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8 of The Best Footballers That Never Played For A Big Club

It's sometimes preferable to be a hero at one club than to risk becoming simply another player somewhere else in football. While playing for a big club has its advantages, becoming a legend at a smaller club is probably just as appealing. Eden Hazard as an example. Success at the club level can lead to national team prominence, which might satisfy the competitive desires of some players, regardless of their relative stature. Here are several players that had the opportunity to improve their careers at another club but opted to stay as the big fish at their current club, garnering hero status in the process.

1. Paolo Di Canio

After brief stints with Celtic and Sheffield Wednesday, the eccentric Di Canio earned his reputation at West Ham, with his passionate demeanor and ability to execute jaw-dropping feats of brilliance endearing him to the Iron's fans. His brilliance drew the attention of the division's top clubs, with Sir Alex Ferguson failing in his attempt to sign him to Manchester United in 2001. Instead, the Italian chose to stay at Upton Park, cementing his reputation as an iconic figure in East London. Having rejected the chance to move to Old Trafford and missing out on a whole host of silverware under Ferguson’s guidance, Di Canio remained at West Ham for a further 18 months until the Hammers relegation in 2003, spending a season with Charlton before returning to his native Italy in 2004.

2. Juninho.

Following three separate spells on Teesside, the diminutive Brazilian is regarded as one of Middlesbrough's greatest players. During his time in the Premier League, the diminutive Brazilian brought a touch of class to the North East. Many would assume that the playmaker's talents would be unsuited to English football, but he prospered after being convinced to join Bryan Robson's ill-fated but ambitious endeavor.

3. Matt Le Tissier

Le Tissier was one of the most technically gifted forwards of his generation. The former English footballer was well known for his long-range goals and his efficiency at taking penalty kicks. Surprisingly despite his more than decent goal-scoring record and terrific skills, he never played for a big club. Matt was content to spend his entire career at English club Southampton FC. Le Tissier is also one of the best footballers who never won a trophy

4. Jay-Jay OkochaFrom Enugu to Istanbul to Paris to Bolton. Okocha’s career path is certainly varied. An enigmatic attacking midfielder does not sound like a Sam Allardyce kind of player, and yet it worked so, so well.Okocha acted as a mentor to Ronaldinho at PSG, such was his flair, but he thrived under Allardyce, who labelled the Nigerian as the club’s greatest ever player. He undoubtedly could have left for a bigger club during his time in Lancashire – but a legend among fans and with the freedom to do more or less what he wanted on the pitch, who can blame him for staying put?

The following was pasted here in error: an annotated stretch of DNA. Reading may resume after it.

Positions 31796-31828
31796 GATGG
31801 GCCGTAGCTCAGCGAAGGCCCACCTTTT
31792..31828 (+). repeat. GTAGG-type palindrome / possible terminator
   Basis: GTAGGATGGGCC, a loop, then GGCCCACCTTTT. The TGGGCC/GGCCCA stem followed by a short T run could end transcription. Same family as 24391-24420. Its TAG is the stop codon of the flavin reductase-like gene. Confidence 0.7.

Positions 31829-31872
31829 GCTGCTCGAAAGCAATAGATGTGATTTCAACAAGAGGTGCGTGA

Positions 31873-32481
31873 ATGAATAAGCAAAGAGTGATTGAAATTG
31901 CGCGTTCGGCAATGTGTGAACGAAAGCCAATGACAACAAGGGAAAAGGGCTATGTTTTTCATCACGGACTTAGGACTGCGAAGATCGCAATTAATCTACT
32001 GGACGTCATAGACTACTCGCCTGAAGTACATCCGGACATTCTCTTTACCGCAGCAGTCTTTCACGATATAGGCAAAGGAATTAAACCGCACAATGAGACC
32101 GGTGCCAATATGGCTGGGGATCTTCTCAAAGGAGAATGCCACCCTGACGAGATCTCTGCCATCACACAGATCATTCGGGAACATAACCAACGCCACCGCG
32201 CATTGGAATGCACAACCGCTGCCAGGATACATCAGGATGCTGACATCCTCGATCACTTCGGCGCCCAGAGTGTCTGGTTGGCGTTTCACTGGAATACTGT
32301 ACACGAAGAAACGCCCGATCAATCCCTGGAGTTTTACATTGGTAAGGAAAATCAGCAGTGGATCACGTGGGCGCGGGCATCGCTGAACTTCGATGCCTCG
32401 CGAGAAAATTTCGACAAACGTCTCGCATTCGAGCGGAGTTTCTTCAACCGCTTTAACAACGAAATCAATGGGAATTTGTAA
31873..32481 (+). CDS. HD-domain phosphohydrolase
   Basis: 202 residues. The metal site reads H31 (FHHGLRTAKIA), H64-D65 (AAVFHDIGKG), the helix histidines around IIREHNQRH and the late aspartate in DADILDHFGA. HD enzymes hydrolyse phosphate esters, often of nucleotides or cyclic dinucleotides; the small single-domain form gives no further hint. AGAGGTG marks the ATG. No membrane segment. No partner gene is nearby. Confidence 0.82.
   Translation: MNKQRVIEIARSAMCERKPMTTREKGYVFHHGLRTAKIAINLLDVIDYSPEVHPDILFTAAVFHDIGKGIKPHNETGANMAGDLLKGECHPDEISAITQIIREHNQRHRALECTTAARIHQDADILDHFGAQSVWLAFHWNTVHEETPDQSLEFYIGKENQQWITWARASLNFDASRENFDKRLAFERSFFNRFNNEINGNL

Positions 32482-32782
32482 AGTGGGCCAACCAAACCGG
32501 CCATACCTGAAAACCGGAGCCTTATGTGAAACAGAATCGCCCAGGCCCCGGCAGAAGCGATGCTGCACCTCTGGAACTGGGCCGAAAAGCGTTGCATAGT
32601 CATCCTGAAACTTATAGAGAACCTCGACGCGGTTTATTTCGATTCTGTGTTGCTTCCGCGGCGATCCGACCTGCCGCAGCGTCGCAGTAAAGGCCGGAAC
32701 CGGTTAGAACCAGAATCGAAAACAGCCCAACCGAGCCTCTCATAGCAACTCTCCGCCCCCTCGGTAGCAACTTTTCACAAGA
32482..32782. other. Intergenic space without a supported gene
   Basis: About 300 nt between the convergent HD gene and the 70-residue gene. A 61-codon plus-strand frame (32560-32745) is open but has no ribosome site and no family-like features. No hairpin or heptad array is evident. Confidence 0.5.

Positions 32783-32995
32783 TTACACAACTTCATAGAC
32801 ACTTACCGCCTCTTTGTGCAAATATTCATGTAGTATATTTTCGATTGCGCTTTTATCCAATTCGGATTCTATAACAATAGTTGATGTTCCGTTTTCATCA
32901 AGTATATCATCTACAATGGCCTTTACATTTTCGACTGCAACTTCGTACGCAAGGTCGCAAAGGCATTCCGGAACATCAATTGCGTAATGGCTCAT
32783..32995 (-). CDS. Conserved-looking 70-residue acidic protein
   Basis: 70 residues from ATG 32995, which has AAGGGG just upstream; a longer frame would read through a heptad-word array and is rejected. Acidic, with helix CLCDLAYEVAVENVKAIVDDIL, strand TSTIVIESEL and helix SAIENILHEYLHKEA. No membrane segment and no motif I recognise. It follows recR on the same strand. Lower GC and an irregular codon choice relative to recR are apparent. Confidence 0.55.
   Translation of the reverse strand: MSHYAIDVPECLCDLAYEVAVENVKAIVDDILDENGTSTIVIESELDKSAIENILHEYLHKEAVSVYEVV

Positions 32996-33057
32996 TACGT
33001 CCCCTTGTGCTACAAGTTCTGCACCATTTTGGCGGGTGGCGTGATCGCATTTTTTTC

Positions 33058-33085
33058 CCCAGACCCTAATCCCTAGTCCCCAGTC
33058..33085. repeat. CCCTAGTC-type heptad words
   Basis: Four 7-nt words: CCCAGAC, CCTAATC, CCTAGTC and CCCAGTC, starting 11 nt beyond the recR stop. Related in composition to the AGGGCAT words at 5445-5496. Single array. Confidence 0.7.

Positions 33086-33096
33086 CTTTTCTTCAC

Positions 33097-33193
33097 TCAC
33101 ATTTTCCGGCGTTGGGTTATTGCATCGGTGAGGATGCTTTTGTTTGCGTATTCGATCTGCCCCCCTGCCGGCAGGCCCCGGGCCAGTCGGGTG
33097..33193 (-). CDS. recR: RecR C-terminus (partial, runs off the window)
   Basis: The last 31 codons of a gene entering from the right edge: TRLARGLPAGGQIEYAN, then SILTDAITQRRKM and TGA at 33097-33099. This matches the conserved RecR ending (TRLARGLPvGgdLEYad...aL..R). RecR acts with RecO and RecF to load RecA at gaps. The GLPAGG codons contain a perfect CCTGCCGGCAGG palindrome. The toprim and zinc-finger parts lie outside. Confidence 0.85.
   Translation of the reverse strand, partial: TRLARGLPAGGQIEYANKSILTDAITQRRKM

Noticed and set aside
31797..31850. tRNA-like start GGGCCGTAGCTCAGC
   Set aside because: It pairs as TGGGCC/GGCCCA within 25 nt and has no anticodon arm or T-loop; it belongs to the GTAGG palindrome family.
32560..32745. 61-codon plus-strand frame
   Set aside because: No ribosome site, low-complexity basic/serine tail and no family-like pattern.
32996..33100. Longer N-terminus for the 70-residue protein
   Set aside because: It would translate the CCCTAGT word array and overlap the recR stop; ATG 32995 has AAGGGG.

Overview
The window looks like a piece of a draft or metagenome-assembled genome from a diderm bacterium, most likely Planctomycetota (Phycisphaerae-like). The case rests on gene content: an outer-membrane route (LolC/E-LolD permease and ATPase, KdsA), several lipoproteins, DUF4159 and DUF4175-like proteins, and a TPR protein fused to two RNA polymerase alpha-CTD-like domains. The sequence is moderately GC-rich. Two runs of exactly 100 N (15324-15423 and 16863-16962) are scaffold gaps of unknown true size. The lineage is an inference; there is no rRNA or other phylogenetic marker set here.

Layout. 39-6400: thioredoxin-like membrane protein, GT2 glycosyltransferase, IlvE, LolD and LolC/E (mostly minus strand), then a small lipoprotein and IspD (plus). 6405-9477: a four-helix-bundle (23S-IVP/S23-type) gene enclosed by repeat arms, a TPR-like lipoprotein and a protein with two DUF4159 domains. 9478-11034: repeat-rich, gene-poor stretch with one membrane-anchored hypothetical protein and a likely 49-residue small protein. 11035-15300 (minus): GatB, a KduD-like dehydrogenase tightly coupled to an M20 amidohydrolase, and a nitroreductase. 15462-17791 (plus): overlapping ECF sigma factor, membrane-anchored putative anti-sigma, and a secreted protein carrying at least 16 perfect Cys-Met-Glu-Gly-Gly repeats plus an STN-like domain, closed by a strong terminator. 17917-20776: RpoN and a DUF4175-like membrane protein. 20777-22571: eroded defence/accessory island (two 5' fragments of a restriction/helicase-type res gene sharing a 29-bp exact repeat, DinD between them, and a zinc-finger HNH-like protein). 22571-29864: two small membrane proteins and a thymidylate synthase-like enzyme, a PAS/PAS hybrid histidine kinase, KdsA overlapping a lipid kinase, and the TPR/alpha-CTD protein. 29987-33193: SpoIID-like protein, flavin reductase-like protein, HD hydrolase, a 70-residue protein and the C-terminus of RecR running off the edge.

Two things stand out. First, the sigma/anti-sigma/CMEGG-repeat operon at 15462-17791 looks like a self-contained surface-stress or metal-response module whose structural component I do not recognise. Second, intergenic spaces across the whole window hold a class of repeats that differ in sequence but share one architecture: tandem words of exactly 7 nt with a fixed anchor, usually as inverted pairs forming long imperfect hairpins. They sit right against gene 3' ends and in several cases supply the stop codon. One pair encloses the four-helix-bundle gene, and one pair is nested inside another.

5. Alan Shearer.

During his peak, the former England and Newcastle captain was one of the most prolific goal scorers. The retired English footballer's career lasted the late 1980s to the mid-2000s, and he was a feared and regarded goal scorer. Despite his outstanding goal-scoring abilities, Shearer was never able to play for a major league club. In the early stages of his career, Alan played for Southampton and Blackburn, with the latter winning the English Premier League. The EPL's all-time leading goalscorer had the opportunity to join Manchester United, but instead chose to return to his boyhood club Newcastle United, where he remained for the rest of his career.

6. Antonio Di Natale

“There’s no player quite like Di Natale for cultural impact,” wrote Daniel Storey on a player who did not make his top-flight debut until the age of 25, before becoming Udinese’s greatest ever goalscorer. It was a choice of life for me,” is Di Natale’s explanation for his loyalty to Udinese. I feel so good here in Udinese, and the president’s family have always made me feel like I was one of them. Some things are worth more than money.

7. Carlos Valderrama  

Carlos Valderrama is one of the most recognizable and legendary players in football history. Valderrama was one of the most fascinating and imaginative players during an age recognized for inventiveness and excitement, thanks to his tightly curled, bleached golden mass of hair. Valderrama, who possesses some of the fastest feet in football, would surprise his opponents and fans with his dribbling ability and use of shielding. His ball retention abilities were legendary, and he was able to create passes that other players would never consider. Valderrama's work with the Colombian National Team at the 1990 and 1994 World Cups was remarkable, but his legacy on Major League Soccer is truly enormous as one of the icons of the league's infant stages. Few players have been as influential on North American soccer as Carlos Valderrama has been

8. Roger Milla

Roger Milla's influence on football goes far beyond the field. He is responsible for one of the sport's most memorable and important events. Milla rose through the Cameroonian professional levels to play for clubs such as Valenciennes, Monaco, Bastia, and Saint-Etienne in France. The prolific striker scored 442 goals for club and country, twice winning the Coupe de France and twice winning the African Nations Cup. Milla is perhaps best known for his goal celebration in the 1990 World Cup in Italy, where he ran to the corner flag and began dancing around it. Four years later, he returned to represent Cameroon in the 1994 World Cup in the United States, where he became the oldest player to represent his country, a record that stood until 2014.

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